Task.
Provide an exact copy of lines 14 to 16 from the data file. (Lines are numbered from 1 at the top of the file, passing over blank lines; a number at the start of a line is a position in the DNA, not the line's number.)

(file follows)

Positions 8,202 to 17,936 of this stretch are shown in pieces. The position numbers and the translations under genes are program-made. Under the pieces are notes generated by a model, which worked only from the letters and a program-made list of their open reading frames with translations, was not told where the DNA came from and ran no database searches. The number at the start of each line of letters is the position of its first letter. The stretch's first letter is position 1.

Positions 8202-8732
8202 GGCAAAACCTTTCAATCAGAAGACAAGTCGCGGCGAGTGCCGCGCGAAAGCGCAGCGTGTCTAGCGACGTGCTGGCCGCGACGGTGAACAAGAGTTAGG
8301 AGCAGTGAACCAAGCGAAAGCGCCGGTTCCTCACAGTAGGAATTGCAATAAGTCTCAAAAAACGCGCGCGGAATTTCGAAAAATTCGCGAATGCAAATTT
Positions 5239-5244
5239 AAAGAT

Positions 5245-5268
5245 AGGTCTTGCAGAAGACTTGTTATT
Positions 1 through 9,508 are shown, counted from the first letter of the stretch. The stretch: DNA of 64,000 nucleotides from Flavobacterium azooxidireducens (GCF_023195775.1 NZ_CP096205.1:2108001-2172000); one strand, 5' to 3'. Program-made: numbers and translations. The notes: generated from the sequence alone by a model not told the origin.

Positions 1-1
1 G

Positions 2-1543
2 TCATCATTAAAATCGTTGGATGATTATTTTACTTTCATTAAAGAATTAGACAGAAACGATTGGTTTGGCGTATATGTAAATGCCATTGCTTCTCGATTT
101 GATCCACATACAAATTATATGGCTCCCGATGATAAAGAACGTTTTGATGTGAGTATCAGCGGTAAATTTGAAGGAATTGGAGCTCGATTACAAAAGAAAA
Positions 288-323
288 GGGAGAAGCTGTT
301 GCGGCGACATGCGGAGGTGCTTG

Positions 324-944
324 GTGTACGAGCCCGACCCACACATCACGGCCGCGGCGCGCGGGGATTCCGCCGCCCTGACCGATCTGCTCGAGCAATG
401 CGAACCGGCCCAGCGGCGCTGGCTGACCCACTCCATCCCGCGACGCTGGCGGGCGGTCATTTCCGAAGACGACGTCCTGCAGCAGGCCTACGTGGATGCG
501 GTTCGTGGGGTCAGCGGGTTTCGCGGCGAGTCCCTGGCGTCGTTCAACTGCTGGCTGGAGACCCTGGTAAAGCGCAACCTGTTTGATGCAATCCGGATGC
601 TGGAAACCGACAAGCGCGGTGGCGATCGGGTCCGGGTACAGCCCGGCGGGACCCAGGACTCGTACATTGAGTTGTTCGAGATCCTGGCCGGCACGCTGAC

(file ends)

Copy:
101 GATCCACATACAAATTATATGGCTCCCGATGATAAAGAACGTTTTGATGTGAGTATCAGCGGTAAATTTGAAGGAATTGGAGCTCGATTACAAAAGAAAA
Positions 288-323
288 GGGAGAAGCTGTT